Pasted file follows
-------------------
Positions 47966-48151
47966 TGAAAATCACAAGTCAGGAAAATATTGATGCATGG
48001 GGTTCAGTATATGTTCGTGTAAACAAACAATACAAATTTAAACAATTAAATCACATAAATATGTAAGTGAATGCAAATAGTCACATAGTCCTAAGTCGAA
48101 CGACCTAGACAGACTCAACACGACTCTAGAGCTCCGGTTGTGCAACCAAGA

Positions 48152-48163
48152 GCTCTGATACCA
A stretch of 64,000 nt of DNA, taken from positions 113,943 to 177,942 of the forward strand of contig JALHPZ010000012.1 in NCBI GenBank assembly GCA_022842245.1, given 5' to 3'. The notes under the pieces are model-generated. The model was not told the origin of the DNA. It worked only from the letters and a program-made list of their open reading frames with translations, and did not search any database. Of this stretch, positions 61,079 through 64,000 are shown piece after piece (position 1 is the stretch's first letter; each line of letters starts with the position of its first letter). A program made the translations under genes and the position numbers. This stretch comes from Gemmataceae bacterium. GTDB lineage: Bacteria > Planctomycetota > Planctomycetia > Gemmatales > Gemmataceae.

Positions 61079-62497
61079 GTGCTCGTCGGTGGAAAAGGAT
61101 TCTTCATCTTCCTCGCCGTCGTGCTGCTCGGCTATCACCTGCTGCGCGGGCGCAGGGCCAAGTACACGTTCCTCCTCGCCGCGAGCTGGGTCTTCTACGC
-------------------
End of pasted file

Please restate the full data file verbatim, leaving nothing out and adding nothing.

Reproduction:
Positions 47966-48151
47966 TGAAAATCACAAGTCAGGAAAATATTGATGCATGG
48001 GGTTCAGTATATGTTCGTGTAAACAAACAATACAAATTTAAACAATTAAATCACATAAATATGTAAGTGAATGCAAATAGTCACATAGTCCTAAGTCGAA
48101 CGACCTAGACAGACTCAACACGACTCTAGAGCTCCGGTTGTGCAACCAAGA

Positions 48152-48163
48152 GCTCTGATACCA
A stretch of 64,000 nt of DNA, taken from positions 113,943 to 177,942 of the forward strand of contig JALHPZ010000012.1 in NCBI GenBank assembly GCA_022842245.1, given 5' to 3'. The notes under the pieces are model-generated. The model was not told the origin of the DNA. It worked only from the letters and a program-made list of their open reading frames with translations, and did not search any database. Of this stretch, positions 61,079 through 64,000 are shown piece after piece (position 1 is the stretch's first letter; each line of letters starts with the position of its first letter). A program made the translations under genes and the position numbers. This stretch comes from Gemmataceae bacterium. GTDB lineage: Bacteria > Planctomycetota > Planctomycetia > Gemmatales > Gemmataceae.

Positions 61079-62497
61079 GTGCTCGTCGGTGGAAAAGGAT
61101 TCTTCATCTTCCTCGCCGTCGTGCTGCTCGGCTATCACCTGCTGCGCGGGCGCAGGGCCAAGTACACGTTCCTCCTCGCCGCGAGCTGGGTCTTCTACGC